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Learning to assist women born with atypical genitalia: journey through ignorance, taboo and dilemma

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This aim of this article is to increase awareness of the psychological aspects of a range of conditions associated with atypical development of the reproductive-genital system. In highlighting some of clients' experiences with how atypical genitalia is managed, useful parallels can be drawn for other services.

Many clients report being distressed by previous non-disclosure of crucial aspects of their condition by medical practitioners or non-discussion of the implications. Current concerns often relate to having to discuss atypical genitalia with sexual partners. Psychological formulation of the women's difficulties must take account of dominant ways of conceptualizing sex and sexuality in our society. Within a feminist-discursive framework, psychotherapeutic interventions can be helpful in a number of ways. Psycho-educational efforts can help to further increase clients' expertise about their conditions and, thereby, increase control of decisions relating to treatment and to disclosure. However, information delivery would need to draw on alternative and subordinated discourses. Psychological therapy offers opportunities to further explore meanings of different aspects of the condition and to challenge notions of normalcy. Where such support is offered in a group format, it provides additional opportunities for making available different interpretations and solutions, and for reducing isolation.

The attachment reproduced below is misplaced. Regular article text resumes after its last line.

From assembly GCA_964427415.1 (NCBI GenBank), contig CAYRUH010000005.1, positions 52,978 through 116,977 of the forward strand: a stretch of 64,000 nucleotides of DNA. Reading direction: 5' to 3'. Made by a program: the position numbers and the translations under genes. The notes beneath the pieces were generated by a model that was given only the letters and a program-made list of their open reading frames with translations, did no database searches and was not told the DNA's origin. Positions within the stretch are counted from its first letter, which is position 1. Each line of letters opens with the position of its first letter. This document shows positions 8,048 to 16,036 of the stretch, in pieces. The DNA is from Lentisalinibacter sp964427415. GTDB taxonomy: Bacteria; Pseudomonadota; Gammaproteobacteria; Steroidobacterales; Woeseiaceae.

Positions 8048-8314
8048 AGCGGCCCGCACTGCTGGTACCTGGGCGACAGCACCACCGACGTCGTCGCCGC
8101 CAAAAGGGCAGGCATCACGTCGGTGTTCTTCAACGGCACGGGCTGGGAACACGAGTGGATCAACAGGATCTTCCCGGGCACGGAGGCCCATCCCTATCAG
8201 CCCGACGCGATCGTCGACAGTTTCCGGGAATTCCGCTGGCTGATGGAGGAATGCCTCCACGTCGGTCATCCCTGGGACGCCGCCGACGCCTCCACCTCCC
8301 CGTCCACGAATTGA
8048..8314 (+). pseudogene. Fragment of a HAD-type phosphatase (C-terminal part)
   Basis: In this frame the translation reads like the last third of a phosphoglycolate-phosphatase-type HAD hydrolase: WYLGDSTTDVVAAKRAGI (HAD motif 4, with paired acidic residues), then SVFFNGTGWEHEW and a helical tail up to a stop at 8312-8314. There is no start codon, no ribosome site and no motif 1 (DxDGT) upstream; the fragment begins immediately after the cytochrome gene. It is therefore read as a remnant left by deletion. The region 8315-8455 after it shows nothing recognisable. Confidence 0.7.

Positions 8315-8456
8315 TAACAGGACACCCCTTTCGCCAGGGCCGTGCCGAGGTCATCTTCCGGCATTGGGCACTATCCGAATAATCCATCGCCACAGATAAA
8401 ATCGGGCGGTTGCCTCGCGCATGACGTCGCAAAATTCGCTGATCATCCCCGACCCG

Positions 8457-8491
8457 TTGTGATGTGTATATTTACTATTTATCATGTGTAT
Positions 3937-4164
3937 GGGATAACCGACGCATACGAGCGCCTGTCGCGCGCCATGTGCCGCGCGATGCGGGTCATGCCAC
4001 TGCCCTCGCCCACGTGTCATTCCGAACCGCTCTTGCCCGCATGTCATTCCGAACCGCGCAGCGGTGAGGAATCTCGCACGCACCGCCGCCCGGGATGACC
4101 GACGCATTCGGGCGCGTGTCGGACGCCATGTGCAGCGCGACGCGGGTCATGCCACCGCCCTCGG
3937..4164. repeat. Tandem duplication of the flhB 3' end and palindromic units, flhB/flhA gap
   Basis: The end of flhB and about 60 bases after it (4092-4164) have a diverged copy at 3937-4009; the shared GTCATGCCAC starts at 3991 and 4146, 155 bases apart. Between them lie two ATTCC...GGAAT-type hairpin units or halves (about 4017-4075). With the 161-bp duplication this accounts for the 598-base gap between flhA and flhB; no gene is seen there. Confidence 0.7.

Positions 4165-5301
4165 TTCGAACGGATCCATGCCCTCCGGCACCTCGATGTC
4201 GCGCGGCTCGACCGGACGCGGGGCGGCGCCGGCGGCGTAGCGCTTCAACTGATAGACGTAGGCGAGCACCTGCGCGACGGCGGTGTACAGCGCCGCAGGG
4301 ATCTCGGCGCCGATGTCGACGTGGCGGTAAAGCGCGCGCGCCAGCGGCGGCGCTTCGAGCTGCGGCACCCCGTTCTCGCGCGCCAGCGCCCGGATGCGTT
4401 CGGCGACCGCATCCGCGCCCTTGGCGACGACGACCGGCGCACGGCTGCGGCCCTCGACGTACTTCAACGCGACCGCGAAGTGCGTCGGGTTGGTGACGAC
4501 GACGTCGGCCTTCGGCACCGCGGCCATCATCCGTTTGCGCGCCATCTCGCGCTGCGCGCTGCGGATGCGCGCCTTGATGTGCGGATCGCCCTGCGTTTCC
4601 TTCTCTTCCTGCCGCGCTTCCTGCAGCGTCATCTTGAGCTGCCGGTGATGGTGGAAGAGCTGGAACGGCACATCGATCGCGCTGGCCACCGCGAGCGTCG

Far from being an obscure area in medicine, management of conditions associated with atypical genitalia starkly exposes pervasive notions of 'normal' sexuality that underpin research and practice in many areas of health and illness, and as such should concern health professionals in general.
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Keywords: Ambiguous genitalia; feminist therapy; intersex; psychology; women's health

Document Type: Research Article

Affiliations: Sub-Dept of Clinical Health Psychology University College London London UK

Publication date: August 1, 2003

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